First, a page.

Often I discover just how unfree, defensive and protective of myself I am… I bump up against these realities in others too...
“…Although you may think you are walking through life with your eyes open, they realised that in truth we may as well have our eyes closed. So they metaphorically shut their eyes and embraced the bumps and blows. They found it was not only therapeutic, leading in time to an unexpected inner tranquility. They found that actually they discovered far more about life in the process because they could tolerate, even welcome, what life threw at them. To use Freudian language, they became far less defensive…”
A good friend recently sent me via e-mail a copy of a blog post by theologian / scholar Scot McKnight. I didn’t get to read it straight away, but found myself reading and reflecting on it last night. It’s a post about ideology, the power of ideology to negatively influence and shape us.
He makes his points with the use of Dietrich Bonhoeffer and his essay After Ten Years.
McKnight begins, “One of the most pressing question for humans in the depth of their existence is this one: How can humans go silent or compliant or, unfathomably, become even more committed to the leader and the cause and the ideology when their leader becomes a tyrant?”
He continues, “…First, moral blindness is more dangerous than malice. Reason is not an option.
Second, moral blindness cannot be reduced to “an intellectual defect but to a human [character] one” (43). It is not so much “psychological” as it is a “sociological problem” (43). This is why I don’t think the word “stupid” is a good enough translation. People, he says, are made morally blind in consort with others — this rarely happens to the person living in solitude.
This is where Bonhoeffer gets to the core of his insight in seeking to comprehend the German problem: Third, “every strong upsurge of power in the public sphere, be it of a political or religious nature, infects a large part of humankind with” moral blindness (43). That is, as power increases moral blindness increases. Without it the power could not increase; without it the moral blindness would not increase. Instead of acting, the morally blind person is filled with stupor and quiescence…”
Her latest single (Oct. 2014 UK release), Late Victorian Holocaust (audio here on Sound Cloud), off the soon to be released Give My Love to Londonalbum. This single is written by Nick Cave, as was the song above. Both songs feature Bad Seeds / Dirty Three / Grinderman multi-talented musician Warren Ellis on violin. Haunting in both, but particularly in this new song. I’ve always loved Faithfull’s voice, but in both songs it’s the music that really gets under the skin.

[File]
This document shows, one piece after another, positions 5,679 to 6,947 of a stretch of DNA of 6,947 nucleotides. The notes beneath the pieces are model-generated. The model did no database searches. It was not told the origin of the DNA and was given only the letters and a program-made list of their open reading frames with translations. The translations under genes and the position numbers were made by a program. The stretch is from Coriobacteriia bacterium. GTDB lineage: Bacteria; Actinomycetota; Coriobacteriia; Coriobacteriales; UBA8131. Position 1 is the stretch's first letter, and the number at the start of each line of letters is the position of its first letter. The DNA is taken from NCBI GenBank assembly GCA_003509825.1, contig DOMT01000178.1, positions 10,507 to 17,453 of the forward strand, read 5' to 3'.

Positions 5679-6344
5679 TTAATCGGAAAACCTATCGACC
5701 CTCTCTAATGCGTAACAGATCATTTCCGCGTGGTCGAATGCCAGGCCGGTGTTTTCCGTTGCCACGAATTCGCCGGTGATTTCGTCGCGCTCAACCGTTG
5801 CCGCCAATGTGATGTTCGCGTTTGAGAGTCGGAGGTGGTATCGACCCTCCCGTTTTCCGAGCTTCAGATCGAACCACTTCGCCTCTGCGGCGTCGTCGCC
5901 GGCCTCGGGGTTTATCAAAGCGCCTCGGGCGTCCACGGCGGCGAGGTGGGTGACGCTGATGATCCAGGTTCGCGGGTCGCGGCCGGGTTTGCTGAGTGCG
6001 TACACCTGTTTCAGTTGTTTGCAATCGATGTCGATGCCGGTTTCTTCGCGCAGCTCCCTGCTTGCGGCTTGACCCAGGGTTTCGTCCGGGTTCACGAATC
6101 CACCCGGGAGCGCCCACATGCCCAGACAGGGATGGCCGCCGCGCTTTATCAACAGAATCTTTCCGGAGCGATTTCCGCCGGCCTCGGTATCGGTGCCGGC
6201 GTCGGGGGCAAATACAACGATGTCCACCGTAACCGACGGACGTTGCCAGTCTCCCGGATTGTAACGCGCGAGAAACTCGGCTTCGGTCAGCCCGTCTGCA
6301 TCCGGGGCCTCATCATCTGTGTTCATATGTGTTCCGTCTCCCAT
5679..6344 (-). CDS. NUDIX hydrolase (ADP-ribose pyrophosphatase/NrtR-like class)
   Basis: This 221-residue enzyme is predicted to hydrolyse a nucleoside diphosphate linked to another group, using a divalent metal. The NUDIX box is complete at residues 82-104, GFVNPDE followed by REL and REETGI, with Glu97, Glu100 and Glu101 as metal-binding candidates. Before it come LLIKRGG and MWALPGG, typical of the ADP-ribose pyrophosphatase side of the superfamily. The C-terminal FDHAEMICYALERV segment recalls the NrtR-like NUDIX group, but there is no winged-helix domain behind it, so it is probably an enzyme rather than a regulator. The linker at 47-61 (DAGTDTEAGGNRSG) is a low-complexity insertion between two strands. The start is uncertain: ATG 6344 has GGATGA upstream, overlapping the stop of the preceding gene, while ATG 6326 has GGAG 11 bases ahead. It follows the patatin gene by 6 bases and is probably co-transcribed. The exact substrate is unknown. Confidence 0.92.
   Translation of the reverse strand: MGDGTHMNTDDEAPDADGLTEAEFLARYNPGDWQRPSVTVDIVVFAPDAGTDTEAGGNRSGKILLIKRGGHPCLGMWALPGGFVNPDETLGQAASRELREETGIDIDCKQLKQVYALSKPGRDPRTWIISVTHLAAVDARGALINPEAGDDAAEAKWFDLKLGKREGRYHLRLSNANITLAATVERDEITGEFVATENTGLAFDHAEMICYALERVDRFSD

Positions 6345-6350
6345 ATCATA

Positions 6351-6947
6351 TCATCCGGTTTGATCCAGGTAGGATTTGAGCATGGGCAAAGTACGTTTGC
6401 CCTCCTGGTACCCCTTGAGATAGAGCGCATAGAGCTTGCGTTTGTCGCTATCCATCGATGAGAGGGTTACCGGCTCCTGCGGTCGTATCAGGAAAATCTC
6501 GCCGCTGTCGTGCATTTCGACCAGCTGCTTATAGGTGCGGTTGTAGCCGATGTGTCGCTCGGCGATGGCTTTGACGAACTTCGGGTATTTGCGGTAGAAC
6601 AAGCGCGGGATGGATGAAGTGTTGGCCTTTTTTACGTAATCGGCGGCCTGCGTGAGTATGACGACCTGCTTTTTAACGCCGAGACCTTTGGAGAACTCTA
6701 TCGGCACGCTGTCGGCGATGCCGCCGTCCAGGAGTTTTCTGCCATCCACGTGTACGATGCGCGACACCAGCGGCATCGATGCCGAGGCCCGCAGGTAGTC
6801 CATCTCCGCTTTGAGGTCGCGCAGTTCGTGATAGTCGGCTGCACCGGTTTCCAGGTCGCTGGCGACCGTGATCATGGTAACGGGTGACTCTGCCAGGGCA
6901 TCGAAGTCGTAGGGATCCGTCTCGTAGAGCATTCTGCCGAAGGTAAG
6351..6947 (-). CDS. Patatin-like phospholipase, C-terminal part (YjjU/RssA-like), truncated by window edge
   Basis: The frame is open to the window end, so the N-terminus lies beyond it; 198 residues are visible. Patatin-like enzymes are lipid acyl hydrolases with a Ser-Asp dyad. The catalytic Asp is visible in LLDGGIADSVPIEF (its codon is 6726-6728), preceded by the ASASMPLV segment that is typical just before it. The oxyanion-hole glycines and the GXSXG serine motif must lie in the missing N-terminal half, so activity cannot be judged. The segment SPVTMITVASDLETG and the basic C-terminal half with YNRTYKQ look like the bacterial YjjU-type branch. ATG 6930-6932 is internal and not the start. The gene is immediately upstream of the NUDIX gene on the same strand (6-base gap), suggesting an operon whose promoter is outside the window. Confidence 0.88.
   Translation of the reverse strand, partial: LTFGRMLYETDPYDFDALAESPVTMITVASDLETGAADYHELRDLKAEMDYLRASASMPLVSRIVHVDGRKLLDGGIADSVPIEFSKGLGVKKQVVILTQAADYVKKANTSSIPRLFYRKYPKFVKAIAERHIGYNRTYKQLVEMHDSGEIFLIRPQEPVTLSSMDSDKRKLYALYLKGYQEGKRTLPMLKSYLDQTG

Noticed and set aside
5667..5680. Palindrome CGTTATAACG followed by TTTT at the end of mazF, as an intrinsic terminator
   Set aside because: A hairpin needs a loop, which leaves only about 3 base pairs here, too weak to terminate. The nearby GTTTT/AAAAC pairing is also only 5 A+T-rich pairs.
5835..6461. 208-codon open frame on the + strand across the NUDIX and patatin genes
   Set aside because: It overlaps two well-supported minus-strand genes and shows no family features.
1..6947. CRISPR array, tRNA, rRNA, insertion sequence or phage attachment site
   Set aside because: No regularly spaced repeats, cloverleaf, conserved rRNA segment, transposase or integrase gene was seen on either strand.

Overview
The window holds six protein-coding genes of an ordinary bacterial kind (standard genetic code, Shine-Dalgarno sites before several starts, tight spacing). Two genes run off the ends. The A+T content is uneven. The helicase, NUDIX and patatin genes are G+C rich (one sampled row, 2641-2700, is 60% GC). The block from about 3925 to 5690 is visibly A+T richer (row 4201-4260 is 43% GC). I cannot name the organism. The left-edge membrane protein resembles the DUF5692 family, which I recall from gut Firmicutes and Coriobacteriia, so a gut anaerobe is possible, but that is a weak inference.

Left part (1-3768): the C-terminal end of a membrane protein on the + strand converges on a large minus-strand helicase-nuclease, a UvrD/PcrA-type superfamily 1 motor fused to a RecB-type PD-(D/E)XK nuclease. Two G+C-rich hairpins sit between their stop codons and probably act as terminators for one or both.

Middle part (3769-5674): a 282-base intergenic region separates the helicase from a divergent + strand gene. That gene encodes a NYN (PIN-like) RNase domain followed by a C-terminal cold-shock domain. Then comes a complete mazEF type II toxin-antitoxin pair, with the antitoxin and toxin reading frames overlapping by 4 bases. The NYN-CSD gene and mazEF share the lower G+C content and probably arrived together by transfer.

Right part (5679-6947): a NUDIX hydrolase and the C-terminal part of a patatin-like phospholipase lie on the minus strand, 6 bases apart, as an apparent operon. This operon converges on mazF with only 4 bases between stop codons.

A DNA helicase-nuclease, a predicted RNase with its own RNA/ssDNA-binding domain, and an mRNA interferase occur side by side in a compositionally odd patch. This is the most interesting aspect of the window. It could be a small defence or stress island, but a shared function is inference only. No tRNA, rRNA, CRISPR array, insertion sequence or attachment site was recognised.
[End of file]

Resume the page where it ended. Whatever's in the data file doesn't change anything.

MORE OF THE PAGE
I was struck by a quote blogged by Jason Goroncy (via Kevin Ward). It was taken from an interview between Ed Stetzer and Distinguished Professor of History Dr. Phillip Jenkins (Baylor). Its an interesting quote and much in it rings true, especially as I reflect on the local churches in my town, and what I see in the wider denomination in which I find myself on the “inside of the outside.”
The quote in question is highlighted in bold text almost immediately below. The first part of the Phillip Jenkins interview can be found here. The second here, and the third part (which contains the quote) is here.
Dr. Phillip Jenkins: So much of this change has happened very recently – within 30, 40, 50 years, which in the span of Christian history is not great. It's hardly surprising that some institutions have not adapted fully to take account of that. Other churches, however, recognize it. On a typical Sunday, there are more Assemblies of God worshippers in the greater San Paulo, Brazil area than in the United States. It's a radical change.
Let me suggest to you that in 30 years, there will be two sorts of church in the world. There'll be the ones that are multi-ethnic, transnational, and multi-continental. They are constantly battling over issues of culture, lifestyle, worship, and constantly in conflict, debate and controversy. And those are the good ones. The other churches will have decided to let all these trends pass them by. They'll live just like they've always done with an average age in their congregations of 80. Personally, I'd much rather be in one of the ones that is recognizing, taking account of the expansion with all the debates and controversies.
We are dealing with a movement that comes out of a uniquely American birth. I don't think anyone would argue that Pentecostalism was born anywhere else. But one of the great challenges is how do America and other Western nations make the transition from parent to partner with these other countries that are now taking the lead in some respects.